Blood Pressure and Women's Sex Drive

Researchers Find High Blood Pressure May Be Linked to Sexual Dysfunction in Women

Medically Reviewed by Louise Chang, MD on May 19, 2006
From the WebMD Archives

May 19, 2006 -- It is well known that men with high blood pressurehigh blood pressure are at a greater risk of developing sexual dysfunction and now new research shows that the same holds for women.

The new findings were presented Friday at the 21st Annual Scientific Meeting of the American Society of Hypertension (ASH 2006) in New York City.

In the study of 417 sexually active women aged 31 to 60, women with high blood pressure were twice as likely to experience sexual dysfunction compared with their counterparts who had normal blood pressure. What’s more, advancing age and duration of high blood pressure further increased the risk of sexual dysfunction in women.

“These findings are significant because although hypertension affects more than 20% of the general population, and is a known risk factor for male sexual dysfunction, there have been no definite data on a relation between sexual dysfunction and hypertension in women,” says researcher Michael Doumas, MD, of the University of Athens in Greece. “Since female sexual dysfunction greatly affects patients and their sexual partner’s quality of life, it seems of great importance to properly recognize and manage female sexual dysfunction in hypertensive women.”

The Blood Pressure Connection

Exactly how high blood pressure and female sexual dysfunction are connected is not clear, he says. “Women are more complex than men and many things affect their sexual desire and arousal,” he says, “We do know that you need a decent blood supply to the clitoris and vagina to have an orgasm, but we are just in the beginning of this field in regard to understanding the mechanism [of female sexual dysfunction] and treatments.”

Of the 65 million Americans with high blood pressure, nearly half are women, according to statistics from the American Heart Association. A blood pressure of 140/90 mmHg or higher is considered high.

Female sexual dysfunction is defined as persistent or recurring decrease in sexual desire, persistent or recurring decrease in sexual arousal, difficulty in or inability to achieve an orgasm, and pain during sexual intercourse.

“The big surprise is that more women than men experience sexual dysfunction,” he says. In fact, 43% of women and 31% of men experience sexual dysfunction, he says. Just as in men, several chronic diseases and drugs can affect sexual function, he points out.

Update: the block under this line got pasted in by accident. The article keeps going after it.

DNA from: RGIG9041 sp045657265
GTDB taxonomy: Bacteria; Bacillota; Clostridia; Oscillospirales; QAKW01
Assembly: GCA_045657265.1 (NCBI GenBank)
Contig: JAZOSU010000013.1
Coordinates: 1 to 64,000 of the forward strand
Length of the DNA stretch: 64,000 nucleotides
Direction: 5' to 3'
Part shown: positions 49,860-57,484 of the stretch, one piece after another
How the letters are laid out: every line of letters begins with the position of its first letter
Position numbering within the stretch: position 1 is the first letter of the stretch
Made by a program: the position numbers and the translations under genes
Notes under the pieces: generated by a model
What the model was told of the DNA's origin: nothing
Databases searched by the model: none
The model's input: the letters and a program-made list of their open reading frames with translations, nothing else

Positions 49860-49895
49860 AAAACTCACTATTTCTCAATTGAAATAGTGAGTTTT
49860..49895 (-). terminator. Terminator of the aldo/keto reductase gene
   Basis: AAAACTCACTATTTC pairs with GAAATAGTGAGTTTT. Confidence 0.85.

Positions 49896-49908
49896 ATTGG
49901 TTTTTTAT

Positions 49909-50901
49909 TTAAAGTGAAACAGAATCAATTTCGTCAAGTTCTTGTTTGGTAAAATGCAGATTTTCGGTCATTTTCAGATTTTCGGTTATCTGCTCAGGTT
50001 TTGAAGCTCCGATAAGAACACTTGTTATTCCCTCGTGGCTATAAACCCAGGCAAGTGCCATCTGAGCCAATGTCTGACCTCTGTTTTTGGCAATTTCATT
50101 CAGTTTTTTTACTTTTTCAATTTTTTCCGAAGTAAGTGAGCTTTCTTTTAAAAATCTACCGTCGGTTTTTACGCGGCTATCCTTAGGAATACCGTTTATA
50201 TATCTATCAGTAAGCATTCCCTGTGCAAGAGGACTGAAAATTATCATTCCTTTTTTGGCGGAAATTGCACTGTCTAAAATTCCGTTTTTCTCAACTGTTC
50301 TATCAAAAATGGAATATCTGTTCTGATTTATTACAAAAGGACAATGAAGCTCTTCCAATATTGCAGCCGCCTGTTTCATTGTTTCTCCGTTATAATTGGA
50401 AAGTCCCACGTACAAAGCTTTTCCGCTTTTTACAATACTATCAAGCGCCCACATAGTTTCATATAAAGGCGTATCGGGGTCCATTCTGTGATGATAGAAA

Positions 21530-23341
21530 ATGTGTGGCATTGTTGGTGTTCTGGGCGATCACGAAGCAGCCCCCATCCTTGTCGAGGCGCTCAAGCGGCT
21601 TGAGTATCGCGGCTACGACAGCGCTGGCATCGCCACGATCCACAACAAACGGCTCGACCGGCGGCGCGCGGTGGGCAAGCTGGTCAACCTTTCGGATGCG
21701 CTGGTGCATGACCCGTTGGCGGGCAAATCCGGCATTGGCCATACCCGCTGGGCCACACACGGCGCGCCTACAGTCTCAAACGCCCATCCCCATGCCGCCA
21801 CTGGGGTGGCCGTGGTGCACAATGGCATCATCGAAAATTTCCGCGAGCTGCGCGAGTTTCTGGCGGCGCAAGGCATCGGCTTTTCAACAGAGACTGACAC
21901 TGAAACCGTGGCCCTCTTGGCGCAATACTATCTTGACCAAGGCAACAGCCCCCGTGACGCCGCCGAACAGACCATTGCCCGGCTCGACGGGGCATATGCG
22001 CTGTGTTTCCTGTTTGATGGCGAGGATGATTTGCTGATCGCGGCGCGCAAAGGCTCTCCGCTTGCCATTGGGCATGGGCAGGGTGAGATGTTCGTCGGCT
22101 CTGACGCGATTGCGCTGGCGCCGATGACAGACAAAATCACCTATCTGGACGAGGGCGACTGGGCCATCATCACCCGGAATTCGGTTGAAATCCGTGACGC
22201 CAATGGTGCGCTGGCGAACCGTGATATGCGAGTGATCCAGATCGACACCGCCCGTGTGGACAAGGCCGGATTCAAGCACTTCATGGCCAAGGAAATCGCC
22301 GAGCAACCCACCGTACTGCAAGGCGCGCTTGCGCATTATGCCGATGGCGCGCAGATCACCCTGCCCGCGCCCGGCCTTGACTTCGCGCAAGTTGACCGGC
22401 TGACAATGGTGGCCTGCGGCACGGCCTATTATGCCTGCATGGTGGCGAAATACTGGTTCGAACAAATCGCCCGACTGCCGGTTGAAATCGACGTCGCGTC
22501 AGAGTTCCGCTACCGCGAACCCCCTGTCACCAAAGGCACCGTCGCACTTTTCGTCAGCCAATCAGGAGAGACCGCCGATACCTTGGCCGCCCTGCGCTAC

Women in the new study completed a standard questionnaire called the Female Sexual Function Index (FSFI), which consists of 19 questions concerning desire, arousal, lubrication, orgasm, satisfaction, and pain. Results showed that more than four out of 10 (42.1%) women with high blood pressure had female sexual dysfunction compared with fewer than two out of 10 (19.4%) women without high blood pressure.

Treatment: A Catch 22?

While high blood pressurehigh blood pressure can result in sexual dysfunction, some medications used to treat high blood pressure can also cause problems with sexual function.

In the study, women who took drugs to treat their high blood pressure, but did not reach their target goal were more likely to experience sexual dysfunction, compared with women who were not taking medication. However those women who had good control of their blood pressure through drugs were much less likely to experience sexual problems, the study showed.

“This may be because doctors don’t use drugs that are known to have a positive effect on sexual function, but some newer drugs may have beneficial effects on female sexual dysfunction,” he says. And “if we can control blood pressure then we can have a benefit on female sexual dysfunction among other benefits,” Doumas says.

Thomas D. Giles, MD, ASH president and a professor of medicine at Tulane University School of Medicine in New Orleans, tells WebMD that he is not surprised by the new findings. “Most of the things that have to do with sexual function are neural and vascular in nature,” he says.

“While many physicians will inquire about sexual function in men, they don’t pursue it in women,” Giles says. “Treatment of hypertensionhypertension will improve sexual function and patients will have a better quality of life.”

Show Sources

SOURCES: 21st Annual Scientific Meeting of the American Society of Hypertension, New York City, May 16-20, 2006. Michael Doumas, MD, department of internal medicine, University of Athens, Greece. Thomas D. Giles, MD, ASH president; professor of medicine, Tulane University School of Medicine, New Orleans.
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